It actually has a dimension of 2.72683. What's this mean? Well, imagine a line, double it in size. It gets twice as big. I.e. you need two original lines to make the new one. That's a change of 21. I.e. this has one dimension.

Take a square, double it in size, it's area increases four times. I.e. you need four original squares to make the new one. That's a change of 22. I.e. this has two dimensions.

Take a square, double it in size, it's volume increases eight times. I.e. you need eight original cubes to make the new one. That's a change of That's 23. I.e. this has three dimensions.

Now, to make a larger menger sponge, we need to increase it in linear size three times. That's not a problem, with cubes we'd need 33 cubes (27 cubes), the dimension is still 3.

With menger sponges we'd need 8 for the top and bottom layer, and 4 for the inner layer, so that's 20 smaller spongers to make one larger sponge.

This means that 20=3dimension, so ln(20)=dimension*ln(3)

In turn this means that the dimension of the sponge is ln(20)/ln(3) or approximately 2.72683. It's more solid that a flat surface, e.g. paper, but less solid than a solid, e.g. a cube.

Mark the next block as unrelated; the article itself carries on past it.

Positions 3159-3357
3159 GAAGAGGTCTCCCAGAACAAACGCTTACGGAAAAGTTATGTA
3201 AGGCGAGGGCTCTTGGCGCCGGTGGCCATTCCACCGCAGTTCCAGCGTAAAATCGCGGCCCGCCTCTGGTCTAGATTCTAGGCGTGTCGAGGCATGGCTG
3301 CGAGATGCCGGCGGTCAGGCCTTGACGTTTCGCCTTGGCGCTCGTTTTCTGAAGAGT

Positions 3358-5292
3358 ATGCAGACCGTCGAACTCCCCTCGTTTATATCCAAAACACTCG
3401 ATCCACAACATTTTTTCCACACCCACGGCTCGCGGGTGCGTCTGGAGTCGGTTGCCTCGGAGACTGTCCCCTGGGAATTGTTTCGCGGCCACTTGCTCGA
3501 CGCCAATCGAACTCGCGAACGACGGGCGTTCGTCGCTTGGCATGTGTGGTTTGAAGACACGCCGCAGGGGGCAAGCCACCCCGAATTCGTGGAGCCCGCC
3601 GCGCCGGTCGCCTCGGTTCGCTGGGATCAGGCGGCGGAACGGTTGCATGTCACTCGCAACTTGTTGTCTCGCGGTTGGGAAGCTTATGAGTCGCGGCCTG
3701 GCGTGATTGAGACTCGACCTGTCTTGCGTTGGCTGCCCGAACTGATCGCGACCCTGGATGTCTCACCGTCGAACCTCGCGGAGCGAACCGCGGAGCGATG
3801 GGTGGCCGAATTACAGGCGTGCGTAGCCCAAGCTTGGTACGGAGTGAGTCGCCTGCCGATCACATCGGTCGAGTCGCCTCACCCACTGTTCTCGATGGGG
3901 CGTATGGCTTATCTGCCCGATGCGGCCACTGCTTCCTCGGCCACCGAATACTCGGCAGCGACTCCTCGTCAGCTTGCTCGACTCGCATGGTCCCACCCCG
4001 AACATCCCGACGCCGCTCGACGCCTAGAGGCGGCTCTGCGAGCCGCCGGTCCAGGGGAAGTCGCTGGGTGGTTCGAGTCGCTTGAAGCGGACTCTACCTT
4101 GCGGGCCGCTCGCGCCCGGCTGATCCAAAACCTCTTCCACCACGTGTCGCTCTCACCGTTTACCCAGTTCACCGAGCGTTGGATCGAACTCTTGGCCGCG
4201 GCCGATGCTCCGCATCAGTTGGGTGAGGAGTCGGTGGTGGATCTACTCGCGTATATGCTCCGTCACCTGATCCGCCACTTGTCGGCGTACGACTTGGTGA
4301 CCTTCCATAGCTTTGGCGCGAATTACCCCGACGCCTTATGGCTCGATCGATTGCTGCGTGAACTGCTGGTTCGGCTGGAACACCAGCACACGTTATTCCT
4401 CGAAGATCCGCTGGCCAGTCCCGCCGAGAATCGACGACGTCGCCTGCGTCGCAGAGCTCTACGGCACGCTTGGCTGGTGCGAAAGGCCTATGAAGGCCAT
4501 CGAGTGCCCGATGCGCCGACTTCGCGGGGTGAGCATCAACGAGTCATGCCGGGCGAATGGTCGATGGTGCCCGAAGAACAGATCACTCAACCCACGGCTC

For more information on this topic, I can highly recommend 'Flatterland' by Ian Stewart. The classic prequel is out of copyright and available online as well as a bound edition.


A moleskine in a moleskine in a moleskineThis sketch was done using a combined felt/brush marker. It was a pretty quick sketch done during a tea break just now. I quite like the idea, though I can see problems with the execution.

I can imagine coming back to this sort of idea regularly as my skills improve.

As usual with these pictures, clicking on the picture will often get a more detailed image.